Remember when W put the lockdown on stem cell research in the US? That did nothing to stop the research – it only moved to Singapore, the UK, China and India. Do we want to repeat that with our technology and auto industries?

    • 0 avatar
      multicam

      I’m no expert but I’m pretty sure he didn’t make stem-cell research illegal. He just pulled government funding.

      • 0 avatar
        VoGo

        Multicam,
        You are correct – the Bush policy was to pull government funding, not to make it illegal. But the impact was far reaching: “The research is allowed in Britain, which in the years since Bush’s restrictions, has become a world centre of stem cell study.” – The Guardian

    • 0 avatar
      Xeranar

      That’s a bit much, I mean as it stands the US is a mecha-economy and while China may eclipse us in the next few years it won’t suddenly turn us into a backwater burgh of a society. We’re not seeing any major upheaval in the system, we’re seeing new paths of delivery. Tesla is fighting the states for dealership control which was designed to keep local dollars local and in a time when fly-by-night makers were folding and reinventing themselves.

      The argument you make is a bit harsh, right now the 2016 election is looking pretty lopsided in favor of the left candidates unless Rand Paul runs in which case his brand of isolationism could become center-stage, but the popular consensus is heading towards forward progressive movement but with a corporate right completely entrenched seeking to maintain their monopoly the political party they support is likely to maintain their staunch opposition to everything.

      • 0 avatar
        CRConrad

        s/in the next few years/a few years ago/

        There, FTFY.

      • 0 avatar
        guevera

        The left candidates? Surely you jest. There are no left wing candidates likely to be on the ballot in all 50 states. Hillary Clinton would qualify as center-right in any other industrialized democracy, as would any of the other likely Democratic nominees — Warren, Biden, et. al. Please don’t mistake them for actual leftists.

      • 0 avatar
        VoGo

        Xeranar,
        I am going to ignore the politics and focus on the heart of the matter. Picture two states: State A has a government that embraces technology and change. They dump their medallion taxi system, and privatize it with Uber and others. And they do it in a smart way that enables Uber to make a buck, but also serves citizens better than before (no redlining, good data to prevent crime, satisfaction transparency). State B keeps things as is, which keeps medallion owners happy and retains its local bureaucracy.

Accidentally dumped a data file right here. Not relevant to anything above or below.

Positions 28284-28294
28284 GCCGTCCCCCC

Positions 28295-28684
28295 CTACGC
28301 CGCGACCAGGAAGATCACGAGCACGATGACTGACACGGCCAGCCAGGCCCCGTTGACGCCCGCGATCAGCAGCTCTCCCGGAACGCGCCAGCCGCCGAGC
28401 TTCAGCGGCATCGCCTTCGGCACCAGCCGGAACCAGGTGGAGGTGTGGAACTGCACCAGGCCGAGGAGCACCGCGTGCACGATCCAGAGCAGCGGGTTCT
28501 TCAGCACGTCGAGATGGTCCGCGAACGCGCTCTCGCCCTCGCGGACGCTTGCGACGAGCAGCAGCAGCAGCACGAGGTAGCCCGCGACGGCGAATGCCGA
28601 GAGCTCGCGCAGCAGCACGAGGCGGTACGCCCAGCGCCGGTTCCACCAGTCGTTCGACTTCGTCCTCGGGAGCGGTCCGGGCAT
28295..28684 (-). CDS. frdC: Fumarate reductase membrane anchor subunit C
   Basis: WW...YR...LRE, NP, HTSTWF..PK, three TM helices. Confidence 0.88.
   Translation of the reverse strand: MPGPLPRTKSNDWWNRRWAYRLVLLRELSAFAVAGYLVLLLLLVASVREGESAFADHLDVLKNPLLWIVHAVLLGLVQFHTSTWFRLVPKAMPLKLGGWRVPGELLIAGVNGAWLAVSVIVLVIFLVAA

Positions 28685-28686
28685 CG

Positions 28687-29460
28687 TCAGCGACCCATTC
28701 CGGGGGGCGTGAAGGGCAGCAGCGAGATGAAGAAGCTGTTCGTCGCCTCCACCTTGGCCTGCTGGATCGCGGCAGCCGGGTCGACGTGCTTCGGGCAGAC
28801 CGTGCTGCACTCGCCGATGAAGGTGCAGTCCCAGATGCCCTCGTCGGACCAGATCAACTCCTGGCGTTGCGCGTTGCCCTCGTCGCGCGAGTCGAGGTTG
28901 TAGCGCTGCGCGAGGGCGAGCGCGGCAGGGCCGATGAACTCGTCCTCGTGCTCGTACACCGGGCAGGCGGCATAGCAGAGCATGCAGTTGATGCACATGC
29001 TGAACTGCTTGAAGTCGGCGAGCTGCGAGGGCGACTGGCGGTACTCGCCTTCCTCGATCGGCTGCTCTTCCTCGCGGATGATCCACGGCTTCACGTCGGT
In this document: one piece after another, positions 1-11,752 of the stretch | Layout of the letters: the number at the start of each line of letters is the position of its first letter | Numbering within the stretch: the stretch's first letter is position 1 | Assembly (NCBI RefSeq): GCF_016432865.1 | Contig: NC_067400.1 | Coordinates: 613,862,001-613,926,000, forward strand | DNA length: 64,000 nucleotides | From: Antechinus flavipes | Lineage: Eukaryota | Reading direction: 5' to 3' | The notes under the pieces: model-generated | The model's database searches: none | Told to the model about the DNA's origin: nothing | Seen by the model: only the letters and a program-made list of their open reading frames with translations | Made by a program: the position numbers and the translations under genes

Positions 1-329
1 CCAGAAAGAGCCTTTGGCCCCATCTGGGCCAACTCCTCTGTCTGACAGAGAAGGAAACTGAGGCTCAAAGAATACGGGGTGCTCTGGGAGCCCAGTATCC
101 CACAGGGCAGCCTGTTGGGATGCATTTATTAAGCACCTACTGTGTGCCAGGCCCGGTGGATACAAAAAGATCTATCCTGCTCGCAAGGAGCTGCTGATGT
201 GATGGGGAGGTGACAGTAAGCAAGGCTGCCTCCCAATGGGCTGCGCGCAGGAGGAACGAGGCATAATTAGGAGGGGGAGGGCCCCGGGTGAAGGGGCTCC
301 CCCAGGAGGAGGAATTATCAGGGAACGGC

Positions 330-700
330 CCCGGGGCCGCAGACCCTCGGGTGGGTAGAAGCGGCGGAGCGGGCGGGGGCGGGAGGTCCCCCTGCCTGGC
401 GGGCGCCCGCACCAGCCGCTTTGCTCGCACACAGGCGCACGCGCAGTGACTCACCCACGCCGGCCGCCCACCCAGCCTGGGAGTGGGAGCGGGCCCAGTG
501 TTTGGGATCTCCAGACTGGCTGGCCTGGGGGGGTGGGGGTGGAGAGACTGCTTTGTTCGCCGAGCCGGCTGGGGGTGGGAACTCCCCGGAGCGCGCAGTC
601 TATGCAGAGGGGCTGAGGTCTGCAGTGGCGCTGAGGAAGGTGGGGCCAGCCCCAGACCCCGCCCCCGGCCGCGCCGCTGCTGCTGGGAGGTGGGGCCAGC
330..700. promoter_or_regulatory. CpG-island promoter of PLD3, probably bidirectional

State A embraces Tesla and allows direct sales to consumers. Car prices fall, and the state becomes a haven for people from neighboring states to buy cars at fair prices. Some local millionaire car dealers are upset, but they find other things to do besides rip off grandma. State B keeps things as is.

        Broadly, State A enables technology, enables entrepreneurship, allows citizens and businesses to improve the quality and efficiency of the services it provides. It starts to attract talent from around the world, generates wealth and allows everyone in State A to benefit.

        State B remains mired in politics as usual and watches its talented, job creating citizens move away. It spends billions to attract a few factories to get more jobs for people, but then has to raise taxes to pay for those incentives that it gave away to big business.

        Where would you rather live?

  • avatar
    burgersandbeer

    They need to offer six packs with these burgers!

  • avatar
    sproc

    In DC, they were delivering manicurists on Mother’s Day, and they’ve had other similar crazy promotions.

    There’s been lots of writing about what else Uber might disrupt, usually revolving around the last-mile delivery of good and services.

    Personally, I love using them, and have never had a bad experience. Of course, the existing taxis are so atrocious here that almost anything is better by comparison (if you’ve ever seen “DC Cab,” it’s almost still like that).